Better that the true conservationists and from BOTH sides of this ridiculous divide find common ground – and that being the welfare of our environment ———— better that we consider the well being of the balance of the food-chain, from the invertebrates and up to and including our carnivores, both four legged, two legged and avian ————

                      No – I KNOW that it will never happen – such a shame.

                    3. The Greens certainly want to see change, but I’m afraid that Labour are all talk and no action. Being in opposition, with virtually no chance of leading the Scottish Government for another 10-20 years, they can afford to make all the promises they want, because they know they will never be in a position to act.

                      Why didn’t Labour make any changes when they were in power at both Westminster and Holyrood? And why don’t they make any of these changes in Wales, where they do have the power at present?

                      It’s very similar to their “stance” on equal pay for women at Glasgow City Council, yet they actively fought against that very thing when they were in control of said council.

                  2. Governance is also about politics. Some in the SNP may be pals with landowners, but most are clearly not. If your sole explanation for the lack of progress is that the SNP is the landowner’s pal then you’d have to be missing a few things. I’d hazard a guess at what they may be but you’d likely decide they were pathetic.

  7. Humans are so bad for nature! Some are, anyway! They kill it, endlessly, just for fun! Even to extinction! This is not normal, destroying the environment. It is sadistic, insane!

  8. And of course there will be a delay as in May 3021 is the Elections for the Scottish Parliament so nothing will be done from now until after that Election, with Cunningham going someone else will be appointed so nothing for months will be done maybe sometime in November 2023 May see a statement saying exactly the same thing that we have previously !!!!!

  9. There appears to be a lot of anger aimed at the SNP/Scottish Government here, and it is fully justified, as they are simply dragging their heels on these issues.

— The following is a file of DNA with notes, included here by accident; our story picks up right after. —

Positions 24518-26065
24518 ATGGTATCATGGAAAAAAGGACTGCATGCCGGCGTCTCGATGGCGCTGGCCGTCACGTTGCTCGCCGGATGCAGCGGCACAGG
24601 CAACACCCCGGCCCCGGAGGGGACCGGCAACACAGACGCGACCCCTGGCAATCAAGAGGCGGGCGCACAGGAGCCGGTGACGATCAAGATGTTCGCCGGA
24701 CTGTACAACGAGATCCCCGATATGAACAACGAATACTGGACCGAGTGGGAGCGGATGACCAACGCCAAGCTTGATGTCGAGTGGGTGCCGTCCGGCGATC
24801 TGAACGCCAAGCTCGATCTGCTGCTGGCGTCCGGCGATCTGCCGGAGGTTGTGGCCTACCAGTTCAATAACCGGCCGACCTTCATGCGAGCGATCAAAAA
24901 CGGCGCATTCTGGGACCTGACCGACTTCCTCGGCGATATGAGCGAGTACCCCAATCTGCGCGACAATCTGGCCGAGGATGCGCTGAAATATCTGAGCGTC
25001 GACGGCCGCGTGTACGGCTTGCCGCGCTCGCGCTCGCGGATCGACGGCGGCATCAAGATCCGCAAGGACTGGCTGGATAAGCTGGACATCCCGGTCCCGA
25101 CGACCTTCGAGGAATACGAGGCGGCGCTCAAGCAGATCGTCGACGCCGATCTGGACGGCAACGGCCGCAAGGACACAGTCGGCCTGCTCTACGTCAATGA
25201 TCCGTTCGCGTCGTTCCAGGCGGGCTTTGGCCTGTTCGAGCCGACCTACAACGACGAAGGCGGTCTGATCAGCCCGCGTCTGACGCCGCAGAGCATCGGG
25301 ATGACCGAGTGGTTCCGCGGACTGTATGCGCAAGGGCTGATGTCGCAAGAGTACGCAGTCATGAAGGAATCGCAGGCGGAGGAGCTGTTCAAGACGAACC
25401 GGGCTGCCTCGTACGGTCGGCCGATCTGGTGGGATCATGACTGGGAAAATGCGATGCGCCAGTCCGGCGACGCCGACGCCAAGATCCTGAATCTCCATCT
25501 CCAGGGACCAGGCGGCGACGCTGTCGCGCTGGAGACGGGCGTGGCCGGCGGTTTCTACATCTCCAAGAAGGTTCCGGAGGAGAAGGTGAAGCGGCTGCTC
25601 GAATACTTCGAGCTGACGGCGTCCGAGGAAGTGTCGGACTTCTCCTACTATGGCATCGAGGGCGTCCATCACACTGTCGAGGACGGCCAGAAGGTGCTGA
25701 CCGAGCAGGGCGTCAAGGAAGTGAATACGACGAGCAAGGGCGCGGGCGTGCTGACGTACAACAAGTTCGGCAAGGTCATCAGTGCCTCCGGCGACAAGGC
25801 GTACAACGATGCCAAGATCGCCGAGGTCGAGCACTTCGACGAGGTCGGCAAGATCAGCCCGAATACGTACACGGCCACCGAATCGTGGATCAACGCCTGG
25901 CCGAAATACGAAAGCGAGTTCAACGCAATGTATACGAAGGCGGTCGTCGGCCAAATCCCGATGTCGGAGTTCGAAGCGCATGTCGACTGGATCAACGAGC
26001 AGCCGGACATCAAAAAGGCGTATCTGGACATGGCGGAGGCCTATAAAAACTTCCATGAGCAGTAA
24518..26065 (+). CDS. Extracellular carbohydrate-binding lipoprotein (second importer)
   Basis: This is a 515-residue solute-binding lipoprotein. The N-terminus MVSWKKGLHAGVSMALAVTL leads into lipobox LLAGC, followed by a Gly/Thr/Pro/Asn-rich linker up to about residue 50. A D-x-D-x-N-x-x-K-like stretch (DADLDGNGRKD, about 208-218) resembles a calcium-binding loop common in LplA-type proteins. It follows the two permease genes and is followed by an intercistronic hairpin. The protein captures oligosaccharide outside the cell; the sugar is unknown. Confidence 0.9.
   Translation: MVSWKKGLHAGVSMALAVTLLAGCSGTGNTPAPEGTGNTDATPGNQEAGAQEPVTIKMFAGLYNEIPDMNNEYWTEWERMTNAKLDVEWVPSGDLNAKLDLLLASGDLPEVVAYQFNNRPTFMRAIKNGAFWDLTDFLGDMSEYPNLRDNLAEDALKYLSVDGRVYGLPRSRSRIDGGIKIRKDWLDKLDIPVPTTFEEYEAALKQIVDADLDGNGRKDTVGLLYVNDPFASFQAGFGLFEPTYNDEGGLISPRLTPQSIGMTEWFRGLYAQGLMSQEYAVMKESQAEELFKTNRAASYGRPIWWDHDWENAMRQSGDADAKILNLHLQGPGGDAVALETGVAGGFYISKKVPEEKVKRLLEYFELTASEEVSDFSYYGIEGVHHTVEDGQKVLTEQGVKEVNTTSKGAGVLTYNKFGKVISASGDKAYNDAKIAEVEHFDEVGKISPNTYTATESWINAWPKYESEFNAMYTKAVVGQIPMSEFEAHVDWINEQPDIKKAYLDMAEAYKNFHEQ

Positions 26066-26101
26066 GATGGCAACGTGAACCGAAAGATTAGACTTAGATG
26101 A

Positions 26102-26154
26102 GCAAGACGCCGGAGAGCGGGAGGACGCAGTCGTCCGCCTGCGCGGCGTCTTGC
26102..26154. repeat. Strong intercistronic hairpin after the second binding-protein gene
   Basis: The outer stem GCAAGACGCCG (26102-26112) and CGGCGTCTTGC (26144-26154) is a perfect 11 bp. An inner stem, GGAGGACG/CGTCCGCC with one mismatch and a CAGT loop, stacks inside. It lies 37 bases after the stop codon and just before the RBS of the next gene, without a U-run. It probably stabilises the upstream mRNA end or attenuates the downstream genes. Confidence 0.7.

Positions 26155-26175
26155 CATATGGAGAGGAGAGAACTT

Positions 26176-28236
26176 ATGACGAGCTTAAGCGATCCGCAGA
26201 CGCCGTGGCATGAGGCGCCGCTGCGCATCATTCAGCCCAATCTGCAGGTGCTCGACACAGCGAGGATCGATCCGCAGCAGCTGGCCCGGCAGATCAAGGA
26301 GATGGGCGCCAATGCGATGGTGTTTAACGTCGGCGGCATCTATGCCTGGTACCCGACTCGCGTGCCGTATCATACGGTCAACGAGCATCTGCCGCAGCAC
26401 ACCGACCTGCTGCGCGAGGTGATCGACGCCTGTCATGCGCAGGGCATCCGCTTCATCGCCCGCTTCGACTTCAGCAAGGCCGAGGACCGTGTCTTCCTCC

However, there is a problem, and it is a massive problem in Scotland, as to which other party can offer anything different. The Greens appear to be the only party pushing for real change in Scotland, but they are a very small party in relation to MSPs, and their efforts are minimal as a result. And despite the good work that they try and achieve, staunch unionists despise them, simply because they have supported the SNP on some issues.

    The Tories are certainly not going to make any changes for the better, and it could easily be argued that things would be much worse if they had any form of control in the Scottish Parliament. Anyone who has communicated with any Tory MSP on environmental matters, especially in relation to hunting and shooting, is testament to that.

    The LibDems are a fringe party, so there’s not much hope that they will ever be in a position to do anything in the years to come.

    That leaves us with Labour. The Labour Party had a massive opportunity to take some really positive action on these issues when they had control at both Westminster and Holyrood, but for some reason, they did virtually nothing to tackle these long-standing issues. And you just have to look at Wales (where they have control of Senedd Cymru), and you will realise that yet again, they have largely ignored the subject.

    So, exactly who do you vote for!?

    1. Expecting a minority movement by Animal Rights Activists to have any substantial influence upon any political party, when the presentation of their case is based much upon theory, belief and many would believe, falsified evidence, rather than clear and evidenced fact simply isn’t being realistic.